Recalling his very personal moment of clarity following a trip to Namibia in 2018 that led him to set up the initiative, he says: ‘I was hit by a wave of global pessimism. 

‘The headlines were dominated by a sense that world leaders were not moving fast enough. There was widespread finger pointing and political and geographical division. To those of us following at home, it wasn’t an inspiring sight. 

Prince William's inaugural £50million Earthshot Prize Awards will be held at Alexandra Palace (pictured)   and broadcast internationally from London on October 17

Prince William’s inaugural £50million Earthshot Prize Awards will be held at Alexandra Palace (pictured)   and broadcast internationally from London on October 17 

He made the remarks in the foreword to a new book (above) accompanying his landmark £50million Earthshot Prize, the royal sounds a rare note of optimism

He made the remarks in the foreword to a new book (above) accompanying his landmark £50million Earthshot Prize, the royal sounds a rare note of optimism

Who will join Prince William on the Earthshot Prize Council?  

Her Majesty Queen Rania Al Abdullah, Jordan

Queen Rania of Al Abdullah is the queen consort of Jordan and is known for her humanitarian focus and for using her platform to advocate for women’s right and issues of sustainability.

Cate Blanchett – actor, producer and humanitarian, Australia

Cate Blanchett is an Oscar winning actress, with roles in blockbusters including ‘Elizabeth’, ‘The Curious Case of Benjamin Button’, ‘The Aviator’ and as Hela in ‘Thor: Ragnorak’.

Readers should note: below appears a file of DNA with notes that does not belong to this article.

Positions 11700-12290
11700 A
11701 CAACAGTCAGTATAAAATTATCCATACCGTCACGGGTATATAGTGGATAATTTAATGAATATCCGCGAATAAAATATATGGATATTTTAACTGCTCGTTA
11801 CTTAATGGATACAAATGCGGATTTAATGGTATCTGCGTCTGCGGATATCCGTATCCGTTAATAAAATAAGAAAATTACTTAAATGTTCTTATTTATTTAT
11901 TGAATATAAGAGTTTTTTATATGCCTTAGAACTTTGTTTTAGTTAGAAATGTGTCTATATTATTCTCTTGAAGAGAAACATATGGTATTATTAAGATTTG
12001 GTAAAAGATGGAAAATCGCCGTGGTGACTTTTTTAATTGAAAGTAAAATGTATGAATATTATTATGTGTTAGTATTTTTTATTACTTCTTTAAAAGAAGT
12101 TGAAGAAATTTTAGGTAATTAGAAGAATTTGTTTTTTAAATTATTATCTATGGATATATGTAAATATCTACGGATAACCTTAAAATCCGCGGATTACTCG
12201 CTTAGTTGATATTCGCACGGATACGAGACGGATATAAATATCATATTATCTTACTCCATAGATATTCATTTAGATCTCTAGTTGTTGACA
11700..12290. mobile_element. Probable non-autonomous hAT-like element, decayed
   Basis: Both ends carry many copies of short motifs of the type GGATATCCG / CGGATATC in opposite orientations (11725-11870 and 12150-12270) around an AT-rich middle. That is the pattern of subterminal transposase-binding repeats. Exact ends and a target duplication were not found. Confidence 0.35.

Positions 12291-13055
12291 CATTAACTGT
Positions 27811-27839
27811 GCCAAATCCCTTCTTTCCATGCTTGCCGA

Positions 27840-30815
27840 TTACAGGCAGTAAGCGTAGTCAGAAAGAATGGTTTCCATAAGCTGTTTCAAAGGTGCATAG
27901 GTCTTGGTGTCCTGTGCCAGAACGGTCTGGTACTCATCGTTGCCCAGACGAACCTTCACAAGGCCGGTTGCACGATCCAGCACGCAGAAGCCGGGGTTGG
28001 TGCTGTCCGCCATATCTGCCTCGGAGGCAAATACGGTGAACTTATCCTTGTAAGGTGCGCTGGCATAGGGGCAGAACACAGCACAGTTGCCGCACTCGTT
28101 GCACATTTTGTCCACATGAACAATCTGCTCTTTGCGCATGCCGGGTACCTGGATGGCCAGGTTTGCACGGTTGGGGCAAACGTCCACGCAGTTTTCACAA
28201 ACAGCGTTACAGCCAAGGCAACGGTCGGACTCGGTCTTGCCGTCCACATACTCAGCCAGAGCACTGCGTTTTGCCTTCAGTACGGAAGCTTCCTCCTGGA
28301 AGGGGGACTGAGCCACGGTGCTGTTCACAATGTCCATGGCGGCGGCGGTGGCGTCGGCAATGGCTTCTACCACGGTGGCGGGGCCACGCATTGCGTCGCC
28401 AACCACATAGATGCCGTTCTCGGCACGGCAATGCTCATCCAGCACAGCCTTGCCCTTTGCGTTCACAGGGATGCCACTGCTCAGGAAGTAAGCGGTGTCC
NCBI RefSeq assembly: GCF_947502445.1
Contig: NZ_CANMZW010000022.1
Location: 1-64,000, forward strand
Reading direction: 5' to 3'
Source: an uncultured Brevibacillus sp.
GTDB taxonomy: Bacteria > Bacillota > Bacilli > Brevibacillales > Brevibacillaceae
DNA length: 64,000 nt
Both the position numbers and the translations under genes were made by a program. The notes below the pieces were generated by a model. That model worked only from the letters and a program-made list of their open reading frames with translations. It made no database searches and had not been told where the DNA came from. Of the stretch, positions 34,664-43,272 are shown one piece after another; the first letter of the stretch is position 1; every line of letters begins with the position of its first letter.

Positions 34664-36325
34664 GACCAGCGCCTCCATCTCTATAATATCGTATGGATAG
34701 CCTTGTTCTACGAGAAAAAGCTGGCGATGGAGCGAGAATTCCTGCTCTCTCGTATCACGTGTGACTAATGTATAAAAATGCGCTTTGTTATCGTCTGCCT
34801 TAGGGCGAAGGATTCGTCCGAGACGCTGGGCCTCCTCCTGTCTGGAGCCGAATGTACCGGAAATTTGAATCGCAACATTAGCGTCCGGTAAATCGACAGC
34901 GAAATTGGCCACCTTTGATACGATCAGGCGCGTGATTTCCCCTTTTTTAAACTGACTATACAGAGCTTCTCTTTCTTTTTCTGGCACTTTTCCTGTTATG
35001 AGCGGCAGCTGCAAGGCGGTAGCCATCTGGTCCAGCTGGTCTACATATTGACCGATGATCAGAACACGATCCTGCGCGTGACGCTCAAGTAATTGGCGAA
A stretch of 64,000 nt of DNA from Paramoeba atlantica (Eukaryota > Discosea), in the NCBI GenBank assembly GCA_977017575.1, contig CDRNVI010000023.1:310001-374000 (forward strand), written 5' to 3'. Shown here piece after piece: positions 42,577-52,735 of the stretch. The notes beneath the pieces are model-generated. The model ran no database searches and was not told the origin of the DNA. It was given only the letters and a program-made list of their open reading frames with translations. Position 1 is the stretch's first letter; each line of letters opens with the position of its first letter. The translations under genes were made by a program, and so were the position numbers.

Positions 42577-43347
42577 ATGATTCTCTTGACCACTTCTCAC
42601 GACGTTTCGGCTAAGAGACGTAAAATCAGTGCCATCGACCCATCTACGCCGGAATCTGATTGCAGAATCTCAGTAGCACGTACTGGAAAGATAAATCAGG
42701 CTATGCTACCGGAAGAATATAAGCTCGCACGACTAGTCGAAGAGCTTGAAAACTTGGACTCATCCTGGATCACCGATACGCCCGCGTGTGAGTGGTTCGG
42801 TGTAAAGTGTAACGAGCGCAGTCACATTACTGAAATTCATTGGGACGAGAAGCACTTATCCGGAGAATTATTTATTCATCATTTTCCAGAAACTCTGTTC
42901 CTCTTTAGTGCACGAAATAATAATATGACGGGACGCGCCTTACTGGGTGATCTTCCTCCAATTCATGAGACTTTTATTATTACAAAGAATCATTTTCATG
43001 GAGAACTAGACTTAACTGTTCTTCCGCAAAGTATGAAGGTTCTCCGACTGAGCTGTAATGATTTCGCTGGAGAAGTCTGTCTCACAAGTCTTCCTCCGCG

She is also an avid environmental campaigner, having been inspired to get involved by Al Gore, and has worked tirelessly for causes both in her native Australia and around the globe.

She is an ambassador for Australian Conservation Foundation and visited politicians and people in Queensland to raise awareness of climate issues. 

Christiana Figueres – Former UN climate chief, responsible for the landmark Paris Agreement on Climate Change (Costa Rica) 

Christiana Figueres is a diplomat with experience in high level national and international policy and multilateral negotiations. She was appointed Executive Secretary of the UN Framework Convention on Climate Change (UNFCCC) in July 2010, six months after the COP15 failed in Copenhagen.

During the next six years she worked to rebuild the global climate change negotiating process, leading to the 2015 Paris agreement, widely recognized as a historical achievement.

Dani Alves – professional footballer (Brazil)

Dani Alves is a professional footballer for Brazil. Speaking upon being chosen for the council, he said: ‘It’s the most important power in the world – nature. If you give it good things then nature gives good things back to you.

‘We’re going to make a good team.’ 

Sir David Attenborough – broadcaster and natural historian (UK)

Sir David Frederick Attenborough is an English broadcaster and natural historian. He is best known for writing and presenting and is considered a national treasure in the UK.

Sir David has become more vocal in his support of environmental causes over the last two decades, saying: ‘I really do think things are about to start to move, and this sort of idea could be the spark that is really going to give it the lift and the impetus to develop into something huge.

‘It’s a great source of hope, and I hope it spreads around the world.”

Hindou Oumarou Ibrahim – environmental activist (Chad)

Hindou Oumarou Ibrahim is an environmental activist and geographer. She is the Coordinator of the Association of Peul Women and Autochthonous Peoples of Chad (AFPAT) and served as the co-director of the pavilion of the World Indigenous Peoples’ Initiative and Pavilion at COP21, COP22 and COP23. 

Indra Nooyi – business executive and former Chairman & CEO of PepsiCo (US & India)